Born: Au­gust 9, 1788, Mal­den, Mas­sa­chu­setts.

Died: Ap­ril 12, 1850, Bay of Ben­gal, near Bur­ma.

Buried: At sea.



When but four years of age, [Jud­son] seemed to fore­sha­dow his fu­ture ca­reer. Ga­ther­ing the child­ren of the neigh­bor­hood around him, he was wont to mount a chair, and go through a preach­ing ser­vice with marked ear­nest­ness. His fa­vo­rite hymn on these oc­ca­sions was one of Watts’, com­menc­ing:

Go, preach my gos­pel, sa­ith the Lord.

During his course of stu­dy at Pro­vi­dence col­lege, a cir­cum­stance oc­curred that changed the whole fu­ture of his life. In his class was a young man named E—, to whom he was warm­ly at­tached, and by whose in­flu­ence he was led into pro­fessed in­fi­del­i­ty, to the great grief of his de­vot­ed par­ents.

Starting out on a tra­vel­ling tour at the close of his school, Jud­son as­sumed an­oth­er name and joined a the­a­tri­cal com­pa­ny in New York.

Whenever the thought of a mo­ther’s tears would oc­cur, he tried to soothe his conscience by say­ing, I am in no dan­ger, I am on­ly see­ing the world, the dark side of it as well as the bright.

After a while, pur­su­ing his jour­ney west­ward, he stopped at a coun­try inn. As the land­lord took him to his bed­room, he said: I am obliged to place you next door to a young man who is ex­ceed­ing­ly ill, prob­ab­ly in a dy­ing state, but I hope it will oc­ca­sion you no un­ea­si­ness.

It proved, how­ev­er, a ve­ry rest­less night; groans were fre­quent­ly heard, and oth­er sounds that made him think of Eter­ni­ty.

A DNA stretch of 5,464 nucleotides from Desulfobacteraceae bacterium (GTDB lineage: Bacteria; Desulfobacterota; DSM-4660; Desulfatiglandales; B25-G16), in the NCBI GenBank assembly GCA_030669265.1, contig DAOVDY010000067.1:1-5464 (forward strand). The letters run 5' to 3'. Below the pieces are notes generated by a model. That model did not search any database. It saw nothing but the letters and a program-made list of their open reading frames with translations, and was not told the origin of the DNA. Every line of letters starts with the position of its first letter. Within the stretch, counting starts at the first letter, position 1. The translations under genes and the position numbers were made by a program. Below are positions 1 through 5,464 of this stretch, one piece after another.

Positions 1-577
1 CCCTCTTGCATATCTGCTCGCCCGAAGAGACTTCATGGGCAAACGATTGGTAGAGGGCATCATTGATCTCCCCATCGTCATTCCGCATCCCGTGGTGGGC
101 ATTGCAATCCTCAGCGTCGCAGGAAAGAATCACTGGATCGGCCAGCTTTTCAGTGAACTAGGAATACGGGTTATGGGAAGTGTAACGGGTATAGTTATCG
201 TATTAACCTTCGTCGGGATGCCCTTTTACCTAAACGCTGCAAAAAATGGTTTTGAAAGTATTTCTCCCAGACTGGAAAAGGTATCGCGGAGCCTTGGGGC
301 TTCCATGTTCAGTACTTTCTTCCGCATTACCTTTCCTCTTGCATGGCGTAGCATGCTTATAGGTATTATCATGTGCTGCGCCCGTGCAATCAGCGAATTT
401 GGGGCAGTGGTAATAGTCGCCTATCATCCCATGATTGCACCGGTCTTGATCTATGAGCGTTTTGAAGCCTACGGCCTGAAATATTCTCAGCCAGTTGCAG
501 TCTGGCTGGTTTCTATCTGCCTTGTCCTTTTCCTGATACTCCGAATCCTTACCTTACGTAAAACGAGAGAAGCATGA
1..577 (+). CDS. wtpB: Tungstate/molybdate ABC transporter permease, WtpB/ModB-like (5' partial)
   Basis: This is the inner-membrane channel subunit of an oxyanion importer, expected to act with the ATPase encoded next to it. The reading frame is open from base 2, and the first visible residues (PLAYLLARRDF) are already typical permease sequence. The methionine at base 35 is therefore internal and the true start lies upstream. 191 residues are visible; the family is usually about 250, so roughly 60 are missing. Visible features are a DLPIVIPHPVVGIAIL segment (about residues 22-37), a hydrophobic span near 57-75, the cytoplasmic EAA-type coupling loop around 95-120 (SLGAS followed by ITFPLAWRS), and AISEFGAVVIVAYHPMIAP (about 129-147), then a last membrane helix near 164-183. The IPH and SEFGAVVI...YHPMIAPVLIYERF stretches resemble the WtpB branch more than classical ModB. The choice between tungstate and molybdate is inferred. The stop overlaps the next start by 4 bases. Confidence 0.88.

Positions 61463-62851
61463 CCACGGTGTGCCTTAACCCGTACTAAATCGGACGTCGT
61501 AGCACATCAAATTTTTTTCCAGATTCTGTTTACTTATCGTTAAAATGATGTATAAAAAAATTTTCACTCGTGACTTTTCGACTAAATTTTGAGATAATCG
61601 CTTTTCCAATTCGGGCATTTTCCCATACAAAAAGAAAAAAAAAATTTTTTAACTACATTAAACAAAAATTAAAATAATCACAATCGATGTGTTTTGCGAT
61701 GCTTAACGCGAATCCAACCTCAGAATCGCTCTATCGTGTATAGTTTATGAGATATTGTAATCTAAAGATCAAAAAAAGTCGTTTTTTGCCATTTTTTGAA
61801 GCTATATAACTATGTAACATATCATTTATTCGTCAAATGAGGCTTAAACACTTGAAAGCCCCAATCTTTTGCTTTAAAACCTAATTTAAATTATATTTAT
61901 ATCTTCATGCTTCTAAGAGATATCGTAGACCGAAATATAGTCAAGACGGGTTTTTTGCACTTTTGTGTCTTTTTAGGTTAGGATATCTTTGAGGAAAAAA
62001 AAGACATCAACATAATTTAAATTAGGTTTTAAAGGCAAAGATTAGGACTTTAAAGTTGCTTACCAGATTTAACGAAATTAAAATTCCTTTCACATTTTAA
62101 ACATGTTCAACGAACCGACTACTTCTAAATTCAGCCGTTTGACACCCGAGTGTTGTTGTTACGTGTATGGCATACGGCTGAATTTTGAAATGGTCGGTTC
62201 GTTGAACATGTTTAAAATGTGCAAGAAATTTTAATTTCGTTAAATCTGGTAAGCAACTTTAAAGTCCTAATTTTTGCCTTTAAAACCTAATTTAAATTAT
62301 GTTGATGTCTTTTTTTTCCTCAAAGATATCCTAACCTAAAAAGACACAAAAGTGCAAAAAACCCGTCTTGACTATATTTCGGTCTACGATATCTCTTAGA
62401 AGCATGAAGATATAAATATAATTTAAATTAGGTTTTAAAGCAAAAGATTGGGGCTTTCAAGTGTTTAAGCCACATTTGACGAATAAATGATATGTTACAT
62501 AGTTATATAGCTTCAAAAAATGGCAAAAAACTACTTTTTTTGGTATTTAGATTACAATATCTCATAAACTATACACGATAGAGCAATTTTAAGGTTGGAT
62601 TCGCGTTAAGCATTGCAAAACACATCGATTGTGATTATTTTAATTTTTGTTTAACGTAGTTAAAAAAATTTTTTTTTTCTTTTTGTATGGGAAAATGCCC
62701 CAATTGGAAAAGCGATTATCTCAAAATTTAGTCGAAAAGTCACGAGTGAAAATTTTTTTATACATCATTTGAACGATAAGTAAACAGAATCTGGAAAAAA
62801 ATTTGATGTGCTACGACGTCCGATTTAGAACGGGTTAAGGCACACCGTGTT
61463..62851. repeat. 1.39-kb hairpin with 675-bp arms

Alone, and in the dead of night, he felt the props of his in­fi­del­i­ty give way. Then he would try to shame his fears, by think­ing what his wit­ty, clear-mind­ed in­tel­lec­tu­al E— would say to such con­sum­mate boy­ish­ness.

At last, morn­ing came, and the bright flood of light which poured in­to his cham­ber dis­pelled all his su­per­sti­tious il­lu­sions. Go­ing in search of the land­lord, he made in­qui­ry about his fel­low-lodg­er.

He is dead, was the re­ply. Dead! Yes, he is gone, poor fel­low! Do you know who it was? O yes, it was a young man from Pro­vi­dence Col­lege—a ve­ry fine fel­low, his name was E—.

Judson was com­plet­ely stunned. He knew not what to say or do. Dead—Lost were the two words that kept ring­ing in his head.

He could go no fur­ther in his jour­ney. This death-scene of his in­fi­del com­panion was the pi­vot on which turned his des­ti­ny, both for time and eter­ni­ty.

Judson af­ter­wards en­tered the The­o­lo­gic­al Se­mi­na­ry at An­do­ver [Mas­sa­chu­setts], be­came a de­cide­d Chris­tian, and af­ter read­ing The Star in the East, re­solved to be­come a mis­sion­a­ry.

After mar­ry­ing Miss Ann H. Has­sel­tine, a young Chris­tian la­dy as ear­nest and de­vot­ed as she was ac­comp­lished and beau­ti­ful, the two set sail for the realms of hea­then dark­ness, on the 19th of Feb­ru­a­ry, 1812.

Just as they were get­ting un­der way with their mis­sion­a­ry work at Ava, the ca­pi­tal of Bur­ma [My­an­mar], war broke out, and Mr. Jud­son and others were vi­o­lent­ly seized as Eng­lish spies and cast in­to the death pri­son.